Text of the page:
I was fishing a floating line with a 3.9 ips sink tip on my 7/8 wt switch fly rod and an Ally's size 15 double shrimp fly in bright yellow because there was still a slight tinge to the water, the yellow colour stood out better and with the longer tail had much more movement in the slow water. Slowly stripping the fly line to give life to the fly it suddenly tightened up and with a strong pull it was off down the pool but on feeling the tension the salmon ran up river against me and straight away it started rolling on itself and then running in between the rocks in an attempt to break the line. Having watched the fish pass me i had seen it was a big broad salmon so i knew it was going to be a hard and dirty fight and unfortunately the 7/8 switch fly rod was for once completely under gunned for this fight. When the fish wanted to run i had to let him and normally i can bully them upstream but this salmon hadn't read the rule book yet and kept turning back downstream in strong bursts that were impossible to stop. I can honestly say that i was taken to the cleaners for the first time in my fishing life, this fish thought me a few tricks that i hadn't seen and doubt haven't been written in any of the angling books yet. The fight was just a long surge of powerful runs followed by rolling and then diving in and around every rock in the river to shake the small size 15 fly but the trick is to give them just enough line to run and them shorten each run by decreasing the size of the circle and it worked. The salmon finally gave up and i was able to beach it 90 yards down river from where i first hooked the fish, the salmon was hooked under the tongue and on removing the hook it started to bleed out so i took the fish knowing it wouldn't survive the release. Even in very low water conditions it was amazing such a big fish had traveled so far in such a short time, it had sea lice and the scales were falling off so i reckon it had just come in on the early morning tide. The salmon weighed just over 18 lbs, my biggest so far on a switch fly rod using only 10 lb flurocarbon.

Sunday, 15 May 2016

Salmon Fishing Ireland 2016.

         
                    The water levels have been very up and down over the last few weeks with the dam only releasing water over the sills, this can be unproductive for salmon fishing as the fish have a tendency to move straight through very fast rather than hold up in the normal lies due to the confused water. Having only fished a few evening sessions over the past couple of months i decided to head up to beat 1 and fly fish it down with my switch rod but seeing the speed and height of the water i decided to change over to my spinning gear instead.

I fished down beat 1 and normally in this height of water i would use a size 3 flying " C " but with the extra speed and turbulence created by the water coming over the sills i had to use a size 4 instead just to hold bottom, thus giving the salmon time to see and take the spinner. The fish took hard and came upriver very fast moving in under my feet and trying to wrap itself up in the weed. I had to play the fish hard by putting loads of side strain on it  keeping its head up so it couldn't get down into the weed, running the salmon in short circles i was able to bring it in close and this allowed me to tail the fish. Holding the salmon in the water i realized that the fish was barely hooked and that was ideal for a good release with little or no damage to it's mouth. The salmon was a wild fish of about 12 lbs and had been in the system for over a week due to the fact that it wasn't as chrome bright as a fresh tide fish. Hopefully i can give it a full day over the coming week and with a bit of luck catch another but this time on the fly.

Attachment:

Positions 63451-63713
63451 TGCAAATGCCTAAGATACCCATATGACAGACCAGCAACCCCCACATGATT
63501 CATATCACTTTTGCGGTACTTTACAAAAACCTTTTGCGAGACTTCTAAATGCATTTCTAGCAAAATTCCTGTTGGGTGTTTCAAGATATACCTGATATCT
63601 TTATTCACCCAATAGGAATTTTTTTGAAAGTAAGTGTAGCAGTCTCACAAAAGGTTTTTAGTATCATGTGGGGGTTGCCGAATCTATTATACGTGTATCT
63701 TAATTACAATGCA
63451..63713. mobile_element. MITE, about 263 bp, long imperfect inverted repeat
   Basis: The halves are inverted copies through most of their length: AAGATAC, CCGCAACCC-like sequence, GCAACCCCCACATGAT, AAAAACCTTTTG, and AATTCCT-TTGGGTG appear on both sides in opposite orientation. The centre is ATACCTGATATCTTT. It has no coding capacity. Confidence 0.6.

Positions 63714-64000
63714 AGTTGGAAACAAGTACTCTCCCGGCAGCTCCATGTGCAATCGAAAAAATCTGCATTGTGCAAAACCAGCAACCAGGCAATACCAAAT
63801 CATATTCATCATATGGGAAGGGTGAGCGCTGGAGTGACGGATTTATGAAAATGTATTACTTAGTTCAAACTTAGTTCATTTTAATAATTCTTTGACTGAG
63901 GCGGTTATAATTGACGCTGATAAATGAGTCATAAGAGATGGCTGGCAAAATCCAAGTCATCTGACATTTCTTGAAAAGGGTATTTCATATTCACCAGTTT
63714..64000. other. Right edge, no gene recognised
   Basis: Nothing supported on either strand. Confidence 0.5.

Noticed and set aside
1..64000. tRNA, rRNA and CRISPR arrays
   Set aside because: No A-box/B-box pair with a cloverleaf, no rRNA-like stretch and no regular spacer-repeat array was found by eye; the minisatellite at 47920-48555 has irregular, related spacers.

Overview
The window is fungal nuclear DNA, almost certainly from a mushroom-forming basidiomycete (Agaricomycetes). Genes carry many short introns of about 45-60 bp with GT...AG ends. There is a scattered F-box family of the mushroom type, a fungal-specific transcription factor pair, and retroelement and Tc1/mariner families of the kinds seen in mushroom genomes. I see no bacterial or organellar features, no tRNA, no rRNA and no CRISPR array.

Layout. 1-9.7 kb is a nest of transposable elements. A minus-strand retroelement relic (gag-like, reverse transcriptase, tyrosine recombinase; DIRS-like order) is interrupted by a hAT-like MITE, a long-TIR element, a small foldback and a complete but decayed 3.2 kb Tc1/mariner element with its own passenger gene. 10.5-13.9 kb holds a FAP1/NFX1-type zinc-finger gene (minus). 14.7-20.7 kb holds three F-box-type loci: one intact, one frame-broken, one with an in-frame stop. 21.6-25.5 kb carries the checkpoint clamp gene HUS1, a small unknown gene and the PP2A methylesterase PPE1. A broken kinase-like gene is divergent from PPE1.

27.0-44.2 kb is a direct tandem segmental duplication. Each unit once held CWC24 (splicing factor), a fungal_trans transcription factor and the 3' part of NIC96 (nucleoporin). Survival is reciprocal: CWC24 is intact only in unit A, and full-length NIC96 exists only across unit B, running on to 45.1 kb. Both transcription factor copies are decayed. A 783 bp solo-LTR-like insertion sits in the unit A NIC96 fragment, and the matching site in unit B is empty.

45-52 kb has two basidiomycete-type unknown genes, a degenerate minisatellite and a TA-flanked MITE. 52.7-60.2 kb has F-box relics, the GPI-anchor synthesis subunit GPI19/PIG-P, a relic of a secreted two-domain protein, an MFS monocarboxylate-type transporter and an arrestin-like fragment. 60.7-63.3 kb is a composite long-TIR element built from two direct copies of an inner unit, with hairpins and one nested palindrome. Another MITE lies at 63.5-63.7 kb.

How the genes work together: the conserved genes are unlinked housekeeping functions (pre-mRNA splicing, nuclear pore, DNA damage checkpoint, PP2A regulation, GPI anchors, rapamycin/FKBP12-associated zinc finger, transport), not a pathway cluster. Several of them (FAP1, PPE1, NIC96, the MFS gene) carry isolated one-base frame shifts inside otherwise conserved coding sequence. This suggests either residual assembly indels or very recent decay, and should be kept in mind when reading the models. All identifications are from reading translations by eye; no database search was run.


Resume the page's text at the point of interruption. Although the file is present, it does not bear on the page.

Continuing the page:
Thursday, 28 April 2016

Salmon on the Switch fly rod 2016.

  
          

Having only fished the Inniscarra Salmon fishery a couple of evenings since the opening day i was pleasantly surprised to find that the water was low and clear compared to the higher levels it has been running at over the last few weeks. It was time to clean the cobwebs off the Switch rod and head down to beat 4 , on arriving at the river i noticed that the water had a bit of pace to it and it was running clear. At about a foot over low summer levels it was ideal for the 3.9 ins per second sink tip and due to the clarity i put on a 10 lb breaking strain flurocarbon tippet with my favorite size 15 Ally's shrimp fly. I fished through the pool and noticed a slight boil in the water near where my fly was fishing but no pull so i flicked the fly back to my hand to check that it wasn't knotted up and also to give the fish a few seconds to return to it's lie before recasting.

It's so important to make sure that your fly is fishing perfectly when covering known salmon lies as you will only get one chance at this time of year so everything has to be perfect, it's the small things that can make the difference between a bad day or a great day. Casting the fly back into the same area i mended the line and just as i was composing myself the fish took catching me slightly off guard as it came upriver at high speed then changed direction and tried to get in behind the rocks on the far bank. I put a lot of side strain on the fish with my switch rod and was able to turn the fish upstream and away from the rocks, between cartwheels and rolling the fish really fought very hard so i knew it was a good fresh fish and then seeing that unmistakable blue flash pass me it was confirmed... we have a springer. Playing the salmon hard and fast i quickly brought it into shallow water and beached the fish, it was a perfectly conditioned and proportioned fish with that blue sheen that only fresh sealiced springers have and at around 11 lbs a beautiful fish to catch on a switch rod. The fly was nicely positioned just inside the mouth and easily removed, holding the fish for a few seconds i was allowing it to recover but it had other ideas and shot back out into the river with a few powerful flicks from it's tail.If you want to practice catch and release you should play a fish hard and fast and it will  return strong as it doesn't expend too much energy in the fight but if you play it slow and long more than likely the fish will be too exhausted to survive.